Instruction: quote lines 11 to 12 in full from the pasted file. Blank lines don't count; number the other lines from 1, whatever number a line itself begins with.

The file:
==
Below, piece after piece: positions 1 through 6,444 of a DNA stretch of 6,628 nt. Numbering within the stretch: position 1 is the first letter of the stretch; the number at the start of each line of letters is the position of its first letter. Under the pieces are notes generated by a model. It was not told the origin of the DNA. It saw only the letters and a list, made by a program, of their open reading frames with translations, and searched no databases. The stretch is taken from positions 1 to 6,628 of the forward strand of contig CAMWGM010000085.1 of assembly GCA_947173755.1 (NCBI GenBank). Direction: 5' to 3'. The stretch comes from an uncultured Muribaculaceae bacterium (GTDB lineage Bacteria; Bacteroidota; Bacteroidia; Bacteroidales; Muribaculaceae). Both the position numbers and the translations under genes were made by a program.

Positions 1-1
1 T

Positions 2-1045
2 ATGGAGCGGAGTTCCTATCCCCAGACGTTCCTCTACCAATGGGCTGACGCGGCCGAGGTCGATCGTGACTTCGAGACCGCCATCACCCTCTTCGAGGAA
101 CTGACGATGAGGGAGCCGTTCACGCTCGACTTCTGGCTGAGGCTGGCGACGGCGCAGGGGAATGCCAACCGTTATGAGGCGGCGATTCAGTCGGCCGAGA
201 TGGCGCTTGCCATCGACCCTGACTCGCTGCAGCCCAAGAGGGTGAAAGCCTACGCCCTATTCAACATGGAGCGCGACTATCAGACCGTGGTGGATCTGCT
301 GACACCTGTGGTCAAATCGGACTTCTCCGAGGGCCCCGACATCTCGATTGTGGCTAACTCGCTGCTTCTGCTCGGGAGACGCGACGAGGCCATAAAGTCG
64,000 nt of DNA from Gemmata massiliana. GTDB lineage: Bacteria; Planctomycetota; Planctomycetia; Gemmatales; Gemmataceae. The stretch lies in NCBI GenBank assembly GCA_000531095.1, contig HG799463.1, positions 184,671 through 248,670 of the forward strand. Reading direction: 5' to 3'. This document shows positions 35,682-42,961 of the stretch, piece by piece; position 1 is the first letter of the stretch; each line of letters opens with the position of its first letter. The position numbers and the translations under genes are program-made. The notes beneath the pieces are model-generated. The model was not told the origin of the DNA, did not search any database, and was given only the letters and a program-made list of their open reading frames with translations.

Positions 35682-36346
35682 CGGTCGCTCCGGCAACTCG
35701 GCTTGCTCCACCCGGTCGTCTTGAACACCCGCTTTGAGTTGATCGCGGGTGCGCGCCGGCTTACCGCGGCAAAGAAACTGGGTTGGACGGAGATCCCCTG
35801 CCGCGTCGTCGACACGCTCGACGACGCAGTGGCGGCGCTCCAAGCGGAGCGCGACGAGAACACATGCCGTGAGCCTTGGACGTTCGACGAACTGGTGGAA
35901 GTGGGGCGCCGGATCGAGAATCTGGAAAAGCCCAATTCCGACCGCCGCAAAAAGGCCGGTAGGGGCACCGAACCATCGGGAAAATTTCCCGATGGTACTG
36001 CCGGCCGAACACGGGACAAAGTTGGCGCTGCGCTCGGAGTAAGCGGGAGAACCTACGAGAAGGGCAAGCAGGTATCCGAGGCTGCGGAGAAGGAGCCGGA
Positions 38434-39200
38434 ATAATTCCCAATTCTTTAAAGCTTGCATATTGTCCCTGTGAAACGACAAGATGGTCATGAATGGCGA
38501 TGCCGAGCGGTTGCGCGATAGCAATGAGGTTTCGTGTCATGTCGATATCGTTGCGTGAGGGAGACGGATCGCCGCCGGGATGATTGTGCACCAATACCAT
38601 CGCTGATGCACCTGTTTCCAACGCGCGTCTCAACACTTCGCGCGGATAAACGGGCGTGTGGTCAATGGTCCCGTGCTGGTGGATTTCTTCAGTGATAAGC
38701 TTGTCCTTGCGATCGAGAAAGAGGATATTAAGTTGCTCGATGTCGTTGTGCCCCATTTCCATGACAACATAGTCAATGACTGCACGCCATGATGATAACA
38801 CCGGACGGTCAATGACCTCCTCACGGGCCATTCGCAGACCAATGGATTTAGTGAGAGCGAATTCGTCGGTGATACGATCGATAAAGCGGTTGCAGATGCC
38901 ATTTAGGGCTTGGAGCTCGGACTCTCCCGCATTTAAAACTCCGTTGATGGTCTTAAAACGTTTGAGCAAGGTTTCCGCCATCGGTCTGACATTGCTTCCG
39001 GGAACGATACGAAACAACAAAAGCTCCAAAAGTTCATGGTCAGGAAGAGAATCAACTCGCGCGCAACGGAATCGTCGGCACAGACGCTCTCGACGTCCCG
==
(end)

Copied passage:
35682 CGGTCGCTCCGGCAACTCG
35701 GCTTGCTCCACCCGGTCGTCTTGAACACCCGCTTTGAGTTGATCGCGGGTGCGCGCCGGCTTACCGCGGCAAAGAAACTGGGTTGGACGGAGATCCCCTG